EMPOWERED BY LANDSCAPE
TOP Students at the training center are taught to measure and draw baseline conditions.
RIGHT Cameron Berglund, ASLA, (lef) and Maria Kaweesa (far right) with ofcials from Uganda’s Directorate of Industrial Training.
EMPOWERED BY LANDSCAPE
URBAN AGRICULTURE, PLANT IDENTIFICATION, AND LANDSCAPE DESIGN ARE AMONG THE SUBJECTS AT A LANDSCAPE TRAINING CENTER IN UGANDA.
Solomon Luyimbazi always knew he wanted to be a landscape designer. “Right from childhood I had passion for nature, beautifcation, and transformation of the environment,” he says. But when Luyimbazi graduated from secondary school in 2012, he discovered that his coursework didn’t meet university-level landscape architecture program requirements. He worried about fnding a job in Uganda, where unemployment is a big problem for young people, even college grads.
Luyimbazi found out about a vocational training institute for landscaping and gardening run by a Ugandan nonproft, the Community Integrated Development
ABOVE A graduate of CIDI-TCGL, Solomon Luyimbazi now teaches landscape design at the school.
“ WHAT GIVES THE STUDENTS A REAL ADVANTAGE IS THE CREATIVE THINKING AND PROBLEM SOLVING TAUGHT THROUGH DESIGN AND IMPLEMENTATION.” —CAMERON BERGLUND, ASLA
Initiatives Training Center for Gardening and Landscaping (CIDI-TCGL). He applied and received a full scholarship. After graduating in 2014 with a diploma and a certifcate in landscaping and gardening, he became a landscape design consultant. Today he teaches at his alma mater. “I was so happy, worked extremely hard, and never looked back,” he says.
Since 2010, the school has fedged hundreds of students like Luyimbazi: Some 85 percent have found careers in landscape design and maintenance. The school, which teaches urban agriculture, plant identifcation, landscape design, and specialized garden techniques, among other courses, enrolls equal numbers of women and men. The program is so successful students often fnd jobs before they graduate.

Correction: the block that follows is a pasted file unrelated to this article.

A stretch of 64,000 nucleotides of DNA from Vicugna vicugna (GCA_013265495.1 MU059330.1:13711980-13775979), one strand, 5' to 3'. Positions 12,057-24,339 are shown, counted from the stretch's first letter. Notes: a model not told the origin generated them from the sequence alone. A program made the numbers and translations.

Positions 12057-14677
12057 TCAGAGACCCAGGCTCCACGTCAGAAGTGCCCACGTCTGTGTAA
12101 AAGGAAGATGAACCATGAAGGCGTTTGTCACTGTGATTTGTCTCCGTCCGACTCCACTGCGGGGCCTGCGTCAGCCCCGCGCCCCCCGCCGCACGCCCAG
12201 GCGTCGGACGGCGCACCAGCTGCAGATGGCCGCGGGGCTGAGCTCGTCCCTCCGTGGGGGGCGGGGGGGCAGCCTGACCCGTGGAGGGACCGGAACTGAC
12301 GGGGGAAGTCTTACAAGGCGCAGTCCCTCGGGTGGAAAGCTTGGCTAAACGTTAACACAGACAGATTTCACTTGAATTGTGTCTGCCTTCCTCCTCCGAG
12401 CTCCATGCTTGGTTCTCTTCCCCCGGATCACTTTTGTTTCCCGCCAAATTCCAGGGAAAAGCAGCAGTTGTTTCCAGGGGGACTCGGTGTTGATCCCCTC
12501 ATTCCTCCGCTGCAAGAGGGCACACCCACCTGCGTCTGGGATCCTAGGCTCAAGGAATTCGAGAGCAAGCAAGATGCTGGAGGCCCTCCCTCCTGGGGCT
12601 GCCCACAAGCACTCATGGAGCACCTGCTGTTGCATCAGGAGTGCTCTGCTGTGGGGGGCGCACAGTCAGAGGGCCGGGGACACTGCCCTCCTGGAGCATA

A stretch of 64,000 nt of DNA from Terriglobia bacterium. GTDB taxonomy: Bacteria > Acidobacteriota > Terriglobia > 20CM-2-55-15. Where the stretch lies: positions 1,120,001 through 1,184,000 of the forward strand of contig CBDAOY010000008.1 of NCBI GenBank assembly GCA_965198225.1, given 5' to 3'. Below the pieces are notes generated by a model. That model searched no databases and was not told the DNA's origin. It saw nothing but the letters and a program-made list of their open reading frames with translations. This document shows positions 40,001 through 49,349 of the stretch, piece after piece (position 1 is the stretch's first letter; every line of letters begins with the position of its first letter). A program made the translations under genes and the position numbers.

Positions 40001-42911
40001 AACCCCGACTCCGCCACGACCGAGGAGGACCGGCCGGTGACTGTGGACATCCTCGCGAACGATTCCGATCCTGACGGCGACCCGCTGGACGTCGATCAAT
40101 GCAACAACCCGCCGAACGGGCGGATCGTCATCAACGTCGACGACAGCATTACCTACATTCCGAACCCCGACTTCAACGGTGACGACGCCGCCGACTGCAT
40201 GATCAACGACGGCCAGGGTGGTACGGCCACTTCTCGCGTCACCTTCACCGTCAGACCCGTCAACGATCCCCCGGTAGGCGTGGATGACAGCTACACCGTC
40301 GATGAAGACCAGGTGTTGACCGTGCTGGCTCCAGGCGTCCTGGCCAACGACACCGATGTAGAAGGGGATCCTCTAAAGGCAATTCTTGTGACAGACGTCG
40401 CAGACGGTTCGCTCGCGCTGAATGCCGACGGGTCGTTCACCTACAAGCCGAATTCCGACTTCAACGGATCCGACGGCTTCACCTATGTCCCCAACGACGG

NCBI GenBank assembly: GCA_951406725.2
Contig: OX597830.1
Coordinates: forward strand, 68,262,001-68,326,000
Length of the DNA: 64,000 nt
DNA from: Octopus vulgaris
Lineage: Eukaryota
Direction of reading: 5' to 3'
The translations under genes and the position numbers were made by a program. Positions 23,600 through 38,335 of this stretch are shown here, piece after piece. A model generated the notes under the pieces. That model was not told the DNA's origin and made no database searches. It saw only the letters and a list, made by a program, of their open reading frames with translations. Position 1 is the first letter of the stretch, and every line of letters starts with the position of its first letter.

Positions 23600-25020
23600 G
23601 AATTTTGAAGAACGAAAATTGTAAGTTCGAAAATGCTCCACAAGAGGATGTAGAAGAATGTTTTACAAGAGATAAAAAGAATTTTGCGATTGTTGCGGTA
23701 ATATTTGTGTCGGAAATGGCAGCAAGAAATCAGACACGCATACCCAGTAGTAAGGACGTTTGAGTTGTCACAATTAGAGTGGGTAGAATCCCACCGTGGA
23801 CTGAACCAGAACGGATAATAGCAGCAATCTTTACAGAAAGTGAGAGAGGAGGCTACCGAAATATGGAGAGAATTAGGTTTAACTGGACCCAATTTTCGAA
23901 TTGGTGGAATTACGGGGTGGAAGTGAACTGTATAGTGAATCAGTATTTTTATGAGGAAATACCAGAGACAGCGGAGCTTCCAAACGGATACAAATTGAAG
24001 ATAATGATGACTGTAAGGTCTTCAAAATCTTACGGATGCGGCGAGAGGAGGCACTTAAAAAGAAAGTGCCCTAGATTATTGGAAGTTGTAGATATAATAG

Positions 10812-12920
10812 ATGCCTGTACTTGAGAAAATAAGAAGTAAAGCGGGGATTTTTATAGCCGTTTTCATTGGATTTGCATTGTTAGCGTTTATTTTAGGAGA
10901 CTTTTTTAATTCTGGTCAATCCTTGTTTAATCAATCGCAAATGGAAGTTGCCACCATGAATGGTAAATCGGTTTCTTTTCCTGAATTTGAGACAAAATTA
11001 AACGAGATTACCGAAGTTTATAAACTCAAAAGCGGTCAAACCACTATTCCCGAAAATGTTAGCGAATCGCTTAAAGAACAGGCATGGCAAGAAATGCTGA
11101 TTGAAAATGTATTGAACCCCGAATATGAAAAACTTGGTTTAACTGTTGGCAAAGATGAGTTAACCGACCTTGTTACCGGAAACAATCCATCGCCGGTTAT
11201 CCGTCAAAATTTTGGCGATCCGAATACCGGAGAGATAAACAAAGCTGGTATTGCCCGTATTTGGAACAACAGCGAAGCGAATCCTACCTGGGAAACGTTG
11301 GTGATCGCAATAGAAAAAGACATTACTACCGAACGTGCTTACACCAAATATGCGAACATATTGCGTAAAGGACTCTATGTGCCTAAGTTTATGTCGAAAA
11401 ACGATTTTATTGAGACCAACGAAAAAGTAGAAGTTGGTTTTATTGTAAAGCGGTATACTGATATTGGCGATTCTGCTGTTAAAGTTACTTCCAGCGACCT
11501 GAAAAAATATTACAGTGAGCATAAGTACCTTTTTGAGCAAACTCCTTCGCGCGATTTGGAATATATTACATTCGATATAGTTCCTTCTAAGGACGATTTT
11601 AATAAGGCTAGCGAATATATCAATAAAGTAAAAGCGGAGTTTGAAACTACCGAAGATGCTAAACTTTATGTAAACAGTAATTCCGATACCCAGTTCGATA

Cameron Berglund, ASLA, taught at CIDI-TCGL for two years. In 2011, while traveling in Uganda, he visited with the school’s then-manager, Nikola Kuesters, and learned she was looking for someone to teach landscape design. “I had been hoping to fnd a more service-oriented trajectory for my career,” he says, having quit his job at a large landscape architecture frm in the United States four months earlier.
Berglund worked with local leaders and the Ministry of Education and Sports to get the school accredited. “We determined how to develop a framework for teaching and grading landscape design, coming up with exams and criteria to test for the competencies we developed for a landscape gardener,” he says. “But what gives the students there a real advantage is the creative thinking and problem solving taught through design and implementation.”
Like Luyimbazi, Vanesa Ndagire and Roy Marie worried about fnding jobs after graduating from secondary school. Both decided to attend CIDITCGL and studied with Luyimbazi. Ndagire now works full-time designing and maintaining landscapes on private properties. “I like the fact that my work enables me to interact with people doing diferent kinds of work,” Ndagire says. Roy Marie says the skills she learned boosted her confdence and helped her market herself. “I also developed a strong attachment to plants,” Marie says. She now sells ornamental plants and fruit trees and works in landscaping and maintenance.
Luyimbazi says he is grateful that he’s been able to share his expertise with other Ugandans: “I am so glad and proud to see that I have also trained and given skills to a number of youths who have become infuential garden and landscape designers at private companies, hotels, hospitals, embassies, universities, and elsewhere.”